Per the Federal Administrative Procedure Act, any presiding employee or an employee qualified to preside at administrative hearings may initially decide a case before an agency.[i] When the presiding employee makes an initial decision, that decision becomes the decision of the agency without further proceedings.[ii]
In Bing Feng Chen v. INS, 87 F.3d 5, 7 (1st Cir. 1996), the court held that, if a reviewing agency decides that the facts and evaluative judgments from the facts are adequately confronted and correctly resolved by a hearing officer, the agency is free to adopt the findings. However, the opinion or order should clearly indicate that it gave individualized attention to the case and elected to adopt the trier’s words.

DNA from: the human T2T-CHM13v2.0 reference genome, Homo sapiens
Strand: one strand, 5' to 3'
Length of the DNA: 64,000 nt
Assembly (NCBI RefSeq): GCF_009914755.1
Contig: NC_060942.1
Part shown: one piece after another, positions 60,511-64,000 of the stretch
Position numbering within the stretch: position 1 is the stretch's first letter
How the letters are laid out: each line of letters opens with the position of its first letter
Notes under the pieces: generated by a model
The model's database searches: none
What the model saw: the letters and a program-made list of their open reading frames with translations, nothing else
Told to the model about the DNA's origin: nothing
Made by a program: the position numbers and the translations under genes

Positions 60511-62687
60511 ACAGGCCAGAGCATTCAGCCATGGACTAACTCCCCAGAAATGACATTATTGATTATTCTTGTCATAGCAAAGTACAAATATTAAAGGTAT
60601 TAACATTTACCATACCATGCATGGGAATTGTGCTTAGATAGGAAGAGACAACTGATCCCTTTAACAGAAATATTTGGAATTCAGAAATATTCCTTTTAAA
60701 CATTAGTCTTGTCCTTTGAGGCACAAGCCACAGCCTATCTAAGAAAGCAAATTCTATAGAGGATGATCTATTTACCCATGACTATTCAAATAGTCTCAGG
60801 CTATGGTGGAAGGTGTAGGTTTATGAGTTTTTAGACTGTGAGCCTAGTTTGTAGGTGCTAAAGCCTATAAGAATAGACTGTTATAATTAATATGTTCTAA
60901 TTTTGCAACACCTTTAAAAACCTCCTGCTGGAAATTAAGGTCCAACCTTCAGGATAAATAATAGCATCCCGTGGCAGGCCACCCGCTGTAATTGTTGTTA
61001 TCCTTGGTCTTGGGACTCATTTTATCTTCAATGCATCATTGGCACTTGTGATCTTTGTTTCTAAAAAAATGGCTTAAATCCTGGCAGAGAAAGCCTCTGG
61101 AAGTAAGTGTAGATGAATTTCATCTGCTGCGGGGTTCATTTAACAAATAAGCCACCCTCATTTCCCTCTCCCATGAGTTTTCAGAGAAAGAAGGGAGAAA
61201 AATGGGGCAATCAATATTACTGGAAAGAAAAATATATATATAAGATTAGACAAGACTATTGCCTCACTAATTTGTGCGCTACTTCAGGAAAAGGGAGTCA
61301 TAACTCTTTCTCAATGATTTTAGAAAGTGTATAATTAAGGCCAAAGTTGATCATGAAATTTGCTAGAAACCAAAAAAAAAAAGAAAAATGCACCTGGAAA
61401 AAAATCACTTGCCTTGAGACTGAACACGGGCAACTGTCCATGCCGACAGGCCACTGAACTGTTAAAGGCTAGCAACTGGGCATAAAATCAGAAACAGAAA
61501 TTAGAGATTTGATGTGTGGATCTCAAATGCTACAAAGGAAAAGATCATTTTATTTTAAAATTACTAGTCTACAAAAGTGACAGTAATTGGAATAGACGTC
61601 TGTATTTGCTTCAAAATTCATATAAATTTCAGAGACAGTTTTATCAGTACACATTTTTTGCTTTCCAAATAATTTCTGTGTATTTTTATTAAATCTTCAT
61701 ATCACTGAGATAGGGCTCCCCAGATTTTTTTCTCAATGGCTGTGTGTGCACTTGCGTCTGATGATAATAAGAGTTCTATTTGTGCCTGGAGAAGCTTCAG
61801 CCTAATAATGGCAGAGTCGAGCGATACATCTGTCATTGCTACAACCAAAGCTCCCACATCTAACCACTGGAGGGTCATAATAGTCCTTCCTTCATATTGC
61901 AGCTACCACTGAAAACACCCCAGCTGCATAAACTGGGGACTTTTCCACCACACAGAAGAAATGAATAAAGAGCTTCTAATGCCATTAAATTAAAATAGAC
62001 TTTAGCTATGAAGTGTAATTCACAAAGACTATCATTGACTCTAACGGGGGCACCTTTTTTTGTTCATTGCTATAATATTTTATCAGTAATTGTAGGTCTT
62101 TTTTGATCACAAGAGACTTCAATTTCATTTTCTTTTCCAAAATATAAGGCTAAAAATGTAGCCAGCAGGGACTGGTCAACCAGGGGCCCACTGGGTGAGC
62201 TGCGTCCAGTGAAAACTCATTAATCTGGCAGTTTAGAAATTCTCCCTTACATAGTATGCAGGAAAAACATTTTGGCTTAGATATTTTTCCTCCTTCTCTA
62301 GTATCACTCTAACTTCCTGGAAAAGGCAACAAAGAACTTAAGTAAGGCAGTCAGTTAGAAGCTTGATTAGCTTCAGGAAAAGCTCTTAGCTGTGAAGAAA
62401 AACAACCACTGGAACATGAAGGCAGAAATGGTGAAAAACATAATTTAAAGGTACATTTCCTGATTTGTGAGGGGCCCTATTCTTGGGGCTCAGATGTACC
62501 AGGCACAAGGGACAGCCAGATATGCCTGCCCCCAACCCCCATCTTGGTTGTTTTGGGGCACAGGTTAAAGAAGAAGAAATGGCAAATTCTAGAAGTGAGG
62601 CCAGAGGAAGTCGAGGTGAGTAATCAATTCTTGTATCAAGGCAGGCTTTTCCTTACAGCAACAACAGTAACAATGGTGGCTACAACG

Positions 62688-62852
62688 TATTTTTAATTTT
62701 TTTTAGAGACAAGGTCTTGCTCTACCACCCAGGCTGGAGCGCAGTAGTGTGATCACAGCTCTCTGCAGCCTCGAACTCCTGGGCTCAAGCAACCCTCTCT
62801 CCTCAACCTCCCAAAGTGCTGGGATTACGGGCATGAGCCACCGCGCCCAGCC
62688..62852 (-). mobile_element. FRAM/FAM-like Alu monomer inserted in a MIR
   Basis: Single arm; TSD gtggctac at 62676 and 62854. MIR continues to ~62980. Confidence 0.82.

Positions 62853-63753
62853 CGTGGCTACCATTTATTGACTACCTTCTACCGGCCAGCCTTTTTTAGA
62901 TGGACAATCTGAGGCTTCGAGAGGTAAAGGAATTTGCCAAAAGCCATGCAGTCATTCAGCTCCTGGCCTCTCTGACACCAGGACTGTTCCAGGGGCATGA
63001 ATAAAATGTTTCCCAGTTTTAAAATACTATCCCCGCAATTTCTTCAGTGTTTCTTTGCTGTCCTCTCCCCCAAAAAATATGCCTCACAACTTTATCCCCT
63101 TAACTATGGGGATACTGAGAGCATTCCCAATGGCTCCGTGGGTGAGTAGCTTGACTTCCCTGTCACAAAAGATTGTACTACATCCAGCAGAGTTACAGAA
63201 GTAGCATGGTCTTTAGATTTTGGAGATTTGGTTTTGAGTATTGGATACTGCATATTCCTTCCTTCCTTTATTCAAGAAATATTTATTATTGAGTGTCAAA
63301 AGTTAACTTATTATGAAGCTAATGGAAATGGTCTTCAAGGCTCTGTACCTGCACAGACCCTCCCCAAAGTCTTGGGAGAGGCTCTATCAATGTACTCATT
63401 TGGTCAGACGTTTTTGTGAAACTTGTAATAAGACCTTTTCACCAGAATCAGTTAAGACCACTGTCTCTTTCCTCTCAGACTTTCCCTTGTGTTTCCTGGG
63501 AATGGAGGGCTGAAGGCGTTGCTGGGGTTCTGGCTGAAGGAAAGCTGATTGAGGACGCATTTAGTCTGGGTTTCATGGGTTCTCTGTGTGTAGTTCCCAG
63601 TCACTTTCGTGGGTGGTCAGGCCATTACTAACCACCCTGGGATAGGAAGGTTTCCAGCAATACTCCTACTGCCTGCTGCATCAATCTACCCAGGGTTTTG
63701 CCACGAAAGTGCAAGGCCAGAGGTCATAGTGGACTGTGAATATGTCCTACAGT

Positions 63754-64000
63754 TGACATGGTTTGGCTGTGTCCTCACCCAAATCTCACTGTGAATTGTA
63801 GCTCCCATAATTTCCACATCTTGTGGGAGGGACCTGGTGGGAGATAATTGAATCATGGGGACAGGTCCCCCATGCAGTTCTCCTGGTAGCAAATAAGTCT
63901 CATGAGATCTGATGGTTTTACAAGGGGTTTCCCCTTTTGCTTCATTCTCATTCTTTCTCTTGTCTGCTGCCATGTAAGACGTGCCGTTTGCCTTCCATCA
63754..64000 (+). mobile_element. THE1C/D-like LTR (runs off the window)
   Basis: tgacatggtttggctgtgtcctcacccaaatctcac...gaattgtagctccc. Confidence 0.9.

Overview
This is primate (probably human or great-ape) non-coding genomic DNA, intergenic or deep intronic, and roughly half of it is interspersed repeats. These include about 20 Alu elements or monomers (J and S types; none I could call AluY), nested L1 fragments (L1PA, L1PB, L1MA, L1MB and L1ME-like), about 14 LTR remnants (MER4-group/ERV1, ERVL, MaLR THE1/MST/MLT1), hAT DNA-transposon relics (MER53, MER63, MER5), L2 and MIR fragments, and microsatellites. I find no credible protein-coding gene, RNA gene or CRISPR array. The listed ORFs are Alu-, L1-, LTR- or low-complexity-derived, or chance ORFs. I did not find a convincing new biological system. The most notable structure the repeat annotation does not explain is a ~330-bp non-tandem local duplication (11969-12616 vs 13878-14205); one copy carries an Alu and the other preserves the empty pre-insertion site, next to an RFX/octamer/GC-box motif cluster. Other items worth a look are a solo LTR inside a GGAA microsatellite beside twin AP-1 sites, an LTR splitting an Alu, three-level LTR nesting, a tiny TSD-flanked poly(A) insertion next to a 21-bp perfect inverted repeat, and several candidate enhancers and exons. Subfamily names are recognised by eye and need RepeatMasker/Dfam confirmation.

An agency should announce its decision in terms sufficient to enable a reviewing court to perceive it has heard and thought and not merely reacted.[iii] In Guentchev v. INS, 77 F.3d 1036 (7th Cir. 1996), the court held that an agency’s decision in terms sufficient for a reviewing court to satisfy that the agency considered the case is a norm of administrative law.
In Barber v. Secretary of Health & Human Servs., 870 F. Supp. 181, 185 ( E.D. Mich. 1994), the court held that presiding employee has powers to adopt administrative regulations applicable to the administrative decision-making process, and the court should defer to such regulation in determining whether there is substantial evidence to uphold the presiding employee’s finding of facts. However presiding employee does not have power to adopt regulations limiting Court’s discretion in determining whether to remand for an award of benefits or for further administrative proceedings.
[i] 5 USCS § 557
[ii] 5 USCS § 557
[iii] Rodriguez-Rivera v. INS, 993 F.2d 169 (8th Cir. 1993)